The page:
Archive for November, 2009

Nice newspaper article

November 24, 2009

Mike Sullivan writes:

Several of us spent most of last Friday taking a boat trip to one of Georgia’s undeveloped coastal islands

Capt. Jay Fripp and Claudia Venherm

and stomping around looking for archaeological sites that may be threatened by erosion.

Claudia Venherm using a precise GPS to map the shoreline.

It is a joint project with Chris McCabe, the Georgia DNR archaeologist who is stationed on our campus.

Chris and Mary

Mary Landers from the Savannah Morning News came along and wrote a very nice story on the excursion, which can be seen here.

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Winner of Annual Environmental Award Announced

November 19, 2009

This news reached us this morning from the Center for a Sustainable Coast. Congratulations to Dr. Verity!

The staff and board of directors of the Center for a Sustainable Coast are pleased to announce that Dr. Peter Verity of the Skidaway Institute of Oceanography has been selected as the latest recipient of the prestigious Nick Williams Award for Coastal Sustainability.

The annual award is intended to recognize achievements in the advancement of science, advocacy, and policy supporting responsible conservation of coastal Georgia’s natural, cultural and historic resources. Dr. Verity is being honored with the award both because of the relevance of his environmental research and for making it accessible to the public through news articles, lectures, and published papers.

According to Center board member and fellow coastal scientist, Dr. Jim Henry, “Peter Verity has been among the most outspoken scientists on coastal Georgia’s water quality issues. Peter’s evaluations and predictions of the present and future degradation of estuarine water quality are based on his scientific observations and analysis of relevant data.”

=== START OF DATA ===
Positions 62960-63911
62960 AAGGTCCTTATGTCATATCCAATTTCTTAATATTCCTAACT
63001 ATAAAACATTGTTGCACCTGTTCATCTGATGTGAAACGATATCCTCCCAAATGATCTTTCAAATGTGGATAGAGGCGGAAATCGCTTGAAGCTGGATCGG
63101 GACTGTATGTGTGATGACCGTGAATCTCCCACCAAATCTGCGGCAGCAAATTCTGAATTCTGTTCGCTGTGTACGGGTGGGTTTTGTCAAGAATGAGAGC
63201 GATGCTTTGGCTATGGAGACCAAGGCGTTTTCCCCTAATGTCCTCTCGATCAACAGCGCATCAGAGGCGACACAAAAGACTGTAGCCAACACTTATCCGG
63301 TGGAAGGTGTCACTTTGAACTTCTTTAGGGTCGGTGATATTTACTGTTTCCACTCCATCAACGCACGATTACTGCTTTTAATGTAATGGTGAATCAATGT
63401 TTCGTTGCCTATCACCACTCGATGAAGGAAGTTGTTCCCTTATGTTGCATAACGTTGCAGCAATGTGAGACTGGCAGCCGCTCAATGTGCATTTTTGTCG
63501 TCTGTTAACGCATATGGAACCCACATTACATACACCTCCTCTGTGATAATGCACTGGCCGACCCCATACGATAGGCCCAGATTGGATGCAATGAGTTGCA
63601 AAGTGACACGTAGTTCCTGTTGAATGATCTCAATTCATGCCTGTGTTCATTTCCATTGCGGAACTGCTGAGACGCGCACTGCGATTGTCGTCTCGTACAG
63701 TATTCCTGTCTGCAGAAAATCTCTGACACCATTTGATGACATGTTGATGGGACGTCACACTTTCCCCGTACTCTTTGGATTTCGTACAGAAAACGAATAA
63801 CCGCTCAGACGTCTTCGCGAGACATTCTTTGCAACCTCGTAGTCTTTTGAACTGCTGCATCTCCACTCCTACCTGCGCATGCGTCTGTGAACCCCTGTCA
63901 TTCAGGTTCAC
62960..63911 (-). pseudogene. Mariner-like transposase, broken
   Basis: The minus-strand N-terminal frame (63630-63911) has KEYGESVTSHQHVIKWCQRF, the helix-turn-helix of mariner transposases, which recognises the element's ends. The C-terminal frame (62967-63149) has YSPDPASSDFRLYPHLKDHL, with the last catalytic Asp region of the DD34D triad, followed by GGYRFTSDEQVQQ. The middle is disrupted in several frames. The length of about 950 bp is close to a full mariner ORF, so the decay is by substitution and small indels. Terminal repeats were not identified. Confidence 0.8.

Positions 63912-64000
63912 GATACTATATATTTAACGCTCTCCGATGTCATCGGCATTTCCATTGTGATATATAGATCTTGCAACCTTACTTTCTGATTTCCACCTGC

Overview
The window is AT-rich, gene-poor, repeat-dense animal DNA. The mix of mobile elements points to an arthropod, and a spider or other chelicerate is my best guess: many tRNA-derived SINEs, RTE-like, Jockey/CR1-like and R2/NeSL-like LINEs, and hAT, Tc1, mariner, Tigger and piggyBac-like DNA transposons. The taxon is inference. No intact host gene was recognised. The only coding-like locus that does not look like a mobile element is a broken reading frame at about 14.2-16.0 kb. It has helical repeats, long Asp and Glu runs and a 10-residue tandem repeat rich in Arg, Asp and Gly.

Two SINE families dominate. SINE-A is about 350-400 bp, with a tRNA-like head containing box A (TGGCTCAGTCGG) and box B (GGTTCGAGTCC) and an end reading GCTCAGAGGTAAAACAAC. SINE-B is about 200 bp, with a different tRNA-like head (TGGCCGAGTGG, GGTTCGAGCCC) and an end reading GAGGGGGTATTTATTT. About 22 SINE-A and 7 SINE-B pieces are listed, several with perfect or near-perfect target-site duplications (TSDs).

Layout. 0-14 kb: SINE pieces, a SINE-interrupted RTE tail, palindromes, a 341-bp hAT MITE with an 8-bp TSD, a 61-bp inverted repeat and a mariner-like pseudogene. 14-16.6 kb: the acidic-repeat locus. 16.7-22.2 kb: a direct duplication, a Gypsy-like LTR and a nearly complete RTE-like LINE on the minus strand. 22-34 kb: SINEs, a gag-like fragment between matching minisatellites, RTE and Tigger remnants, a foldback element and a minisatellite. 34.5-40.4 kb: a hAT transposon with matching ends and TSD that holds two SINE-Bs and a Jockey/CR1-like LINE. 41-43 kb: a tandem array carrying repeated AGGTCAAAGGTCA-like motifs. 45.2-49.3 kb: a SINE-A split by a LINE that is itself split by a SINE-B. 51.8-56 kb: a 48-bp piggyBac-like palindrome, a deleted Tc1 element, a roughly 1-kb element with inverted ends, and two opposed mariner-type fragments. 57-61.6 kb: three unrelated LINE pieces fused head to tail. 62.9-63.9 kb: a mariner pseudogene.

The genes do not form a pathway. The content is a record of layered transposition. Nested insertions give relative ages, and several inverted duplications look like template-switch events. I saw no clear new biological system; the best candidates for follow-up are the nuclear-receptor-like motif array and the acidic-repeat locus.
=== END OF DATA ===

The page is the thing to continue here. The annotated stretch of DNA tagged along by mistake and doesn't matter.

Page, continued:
Dr. Verity’s work includes study of trends in coastal water quality in the Chatham County area, which led him to conclude that there are growing risks of environmental damage as coastal development continues. In 2006 Dr. Verity published a paper on this topic entitled “Human Impacts on Water Quality, Food Webs, and Implications for the Future of Georgia Estuaries,” which received wide recognition. This work found that unless development methods are improved, coastal Georgia is likely to face a serious reduction in the diversity and health of inter-tidal ecosystems, similar to problems incurred in the Chesapeake Bay area.

In a 2007 article published in the Center’s newsletter about Dr. Verity’s research, Center staff concluded,

“Such outcomes would be tragic for several reasons, including the loss of property value and quality of life due to decline in fish population and environmentally-related recreational opportunities.  Moreover, it would be very expensive, complicated, and time-consuming to restore damaged aquatic and marine habitat, if that would be even possible.  The longer we delay in getting this problem under control, the more difficult and costly it will be to solve.”

Dr. Verity is a Professor of Biological Oceanography at the Skidaway Institute of Oceanography in Savannah, GA, and also serves as the institutional Education Coordinator.  He received his B.A. in 1975 from Dartmouth College, and his M.S. in 1979 and Ph.D. in 1984, both from the University of Rhode Island. He has served on numerous USA and international science panels and steering committees, and is a science editor for three top-tier aquatic science journals.  Peter also serves on the graduate faculties of Armstrong Atlantic State University, Savannah State University, University of Georgia, and Georgia Institute of Technology, where he teaches and advises graduate and undergraduate students.

The award, created in the memory of coastal conservationist and Center board president, Nick Williams, will be presented on December 5th at an open public event hosted by the Center at the Armstrong Atlantic State University Conference Center on Abercorn Street in Savannah.  Dr. Verity will be making a presentation entitled, “Global Climate Change and Other Human Impacts on Oceans, Earth and Ecosystems.”  Members of the public are encouraged to attend the talk, which will begin at 4:00 p.m.